Columbia Fire Department's efforts recognized by national association
Residential fires result in 80 percent of all fire deaths in the U.S.
Sep. 14, 2012
The Columbia Fire Department received the Life Safety Achievement Award on Wednesday for for its work in fire prevention.
There were zero fire deaths under the department’s watch in 2011.
The U.S. has one of the worst records for residential fire deaths in the industrialized world, according to the National Association of State Fire Marshals' website. Although residential fires in the U.S. account for only 20 percent of all fires, they result in 80 percent of all fire deaths.
The LSA Award was created in 1994 by the Residential Fire Safety Institute, a program within the National Association of State Fire Marshals. The objective of this award is to recognize fire departments with outstanding fire safety statistics and effective fire prevention programs during the preceding calendar year.
The criteria for receiving the LSA Award includes zero fire deaths or at least 10 percent reduction in fire deaths from the previous year, an active fire prevention program and dedicated commitment to fire prevention activities. Fire departments in the U.S. can get into the selection process by filling out an application providing supporting evidence of their efforts regarding fire prevention. This application is then submitted to NASFM Foundation for consideration.
Jim Narva, executive director of NASFM Fire Research and Education Foundation, said it's important for fire departments to focus on prevention with a strategy specific to their cities.
"There needs to be a commitment to fire prevention from the fire department leadership and demonstrate this commitment with funding to support the activities," Narva said in an email. "The specific actions necessary for a fire department should be based upon an analysis of their community's fire problem and risks. There is no one single thing to do; it depends upon the needs of the community."
Narva said NASFM works through Missouri Fire Marshal Randy Cole to provide resources statewide. These resources can include model ordinances for residential fire sprinklers and emergency responder training for pipeline emergencies.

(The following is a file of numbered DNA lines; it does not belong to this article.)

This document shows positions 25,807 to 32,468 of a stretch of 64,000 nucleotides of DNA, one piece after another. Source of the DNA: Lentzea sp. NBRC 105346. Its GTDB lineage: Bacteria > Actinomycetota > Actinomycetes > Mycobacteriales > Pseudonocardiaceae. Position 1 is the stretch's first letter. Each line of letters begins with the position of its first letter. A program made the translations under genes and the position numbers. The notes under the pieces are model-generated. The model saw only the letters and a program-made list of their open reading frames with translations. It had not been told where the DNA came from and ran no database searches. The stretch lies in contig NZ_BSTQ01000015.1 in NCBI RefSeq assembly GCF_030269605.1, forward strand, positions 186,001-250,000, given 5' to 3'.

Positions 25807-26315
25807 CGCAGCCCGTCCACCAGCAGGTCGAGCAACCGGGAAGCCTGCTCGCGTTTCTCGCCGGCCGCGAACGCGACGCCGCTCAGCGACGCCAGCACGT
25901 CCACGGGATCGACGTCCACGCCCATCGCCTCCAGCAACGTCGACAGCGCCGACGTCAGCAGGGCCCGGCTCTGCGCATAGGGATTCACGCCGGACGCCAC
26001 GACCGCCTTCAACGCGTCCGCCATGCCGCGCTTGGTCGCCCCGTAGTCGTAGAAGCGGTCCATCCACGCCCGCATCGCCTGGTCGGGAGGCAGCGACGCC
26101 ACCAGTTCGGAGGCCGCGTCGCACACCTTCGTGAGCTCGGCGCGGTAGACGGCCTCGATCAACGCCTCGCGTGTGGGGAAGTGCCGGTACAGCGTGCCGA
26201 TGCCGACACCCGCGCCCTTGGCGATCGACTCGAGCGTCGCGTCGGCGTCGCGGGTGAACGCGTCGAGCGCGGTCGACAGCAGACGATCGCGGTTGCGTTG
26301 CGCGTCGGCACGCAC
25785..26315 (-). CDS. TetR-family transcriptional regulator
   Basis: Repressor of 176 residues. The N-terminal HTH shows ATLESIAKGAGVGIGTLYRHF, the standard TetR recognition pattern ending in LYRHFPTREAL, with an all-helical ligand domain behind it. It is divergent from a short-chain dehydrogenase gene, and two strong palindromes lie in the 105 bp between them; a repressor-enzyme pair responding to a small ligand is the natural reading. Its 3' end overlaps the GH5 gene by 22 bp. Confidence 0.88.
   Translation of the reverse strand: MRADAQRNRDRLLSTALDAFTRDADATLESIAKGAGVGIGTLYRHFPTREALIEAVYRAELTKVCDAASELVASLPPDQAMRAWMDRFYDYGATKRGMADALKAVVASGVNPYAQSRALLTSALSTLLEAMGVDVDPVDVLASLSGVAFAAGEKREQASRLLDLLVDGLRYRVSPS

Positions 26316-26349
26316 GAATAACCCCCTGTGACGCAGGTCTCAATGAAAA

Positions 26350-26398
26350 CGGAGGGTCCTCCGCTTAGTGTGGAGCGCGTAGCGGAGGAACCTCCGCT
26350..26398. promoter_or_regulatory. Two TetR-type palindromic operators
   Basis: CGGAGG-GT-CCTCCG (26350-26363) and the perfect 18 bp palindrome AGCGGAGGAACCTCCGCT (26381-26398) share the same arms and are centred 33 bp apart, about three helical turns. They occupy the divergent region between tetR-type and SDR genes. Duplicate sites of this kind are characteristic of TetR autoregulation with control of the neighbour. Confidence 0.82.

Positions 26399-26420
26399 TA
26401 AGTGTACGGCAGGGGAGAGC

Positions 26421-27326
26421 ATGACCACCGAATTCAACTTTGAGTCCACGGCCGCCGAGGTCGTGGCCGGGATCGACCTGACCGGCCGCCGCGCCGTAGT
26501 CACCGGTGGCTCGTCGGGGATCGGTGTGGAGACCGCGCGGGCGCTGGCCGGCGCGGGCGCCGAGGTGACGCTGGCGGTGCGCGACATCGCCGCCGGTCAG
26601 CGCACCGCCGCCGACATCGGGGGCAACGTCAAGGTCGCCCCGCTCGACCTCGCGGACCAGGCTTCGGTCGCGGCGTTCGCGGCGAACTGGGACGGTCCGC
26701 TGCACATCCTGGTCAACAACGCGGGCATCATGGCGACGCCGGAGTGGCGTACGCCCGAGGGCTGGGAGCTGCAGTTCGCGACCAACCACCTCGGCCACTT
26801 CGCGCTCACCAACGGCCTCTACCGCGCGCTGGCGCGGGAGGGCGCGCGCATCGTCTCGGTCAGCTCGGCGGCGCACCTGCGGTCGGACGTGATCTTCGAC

The Columbia Fire Department was granted the LSA Award because it registered zero deaths during 2011 and because of its active fire prevention program. CFD Fire Marshal Brad Fraizer said this program includes actions such as conferences at schools and a fire prevention week, which is intended to educate the community on fire safety.
“We have an assistant fire marshal assigned to the University of Missouri, and we work closely with the university to see that all safety measures and life safety measures are met in accordance to the fire code," Fraizer said.
The 2011 award is the CFD’s 10th LSA Award.
The award was announced by J. William Degnan, president of the NASFM Fire Research and Education Foundation. The foundation works with various groups to achieve higher levels of safety for consumers and supports the mission of NASFM.
Narva said all fire departments in the U.S. are eligible to apply as long as they meet the criteria. Fifty fire departments applied for the 2011 award and all 50 were selected.
Seven fire departments in Missouri earned the award.
“NASFM very much believes the resources expended (personnel and funding) will make a huge impact on reducing the impact of fire on our communities and nation as a whole," Narva said in an email. "The resources spent 'preventing' a fire or significantly reducing its impact are far better dollars to spend than having to respond after the fact when a fire has occurred. We are not suggesting less funding for the suppression efforts but rather increasing funding for prevention activities."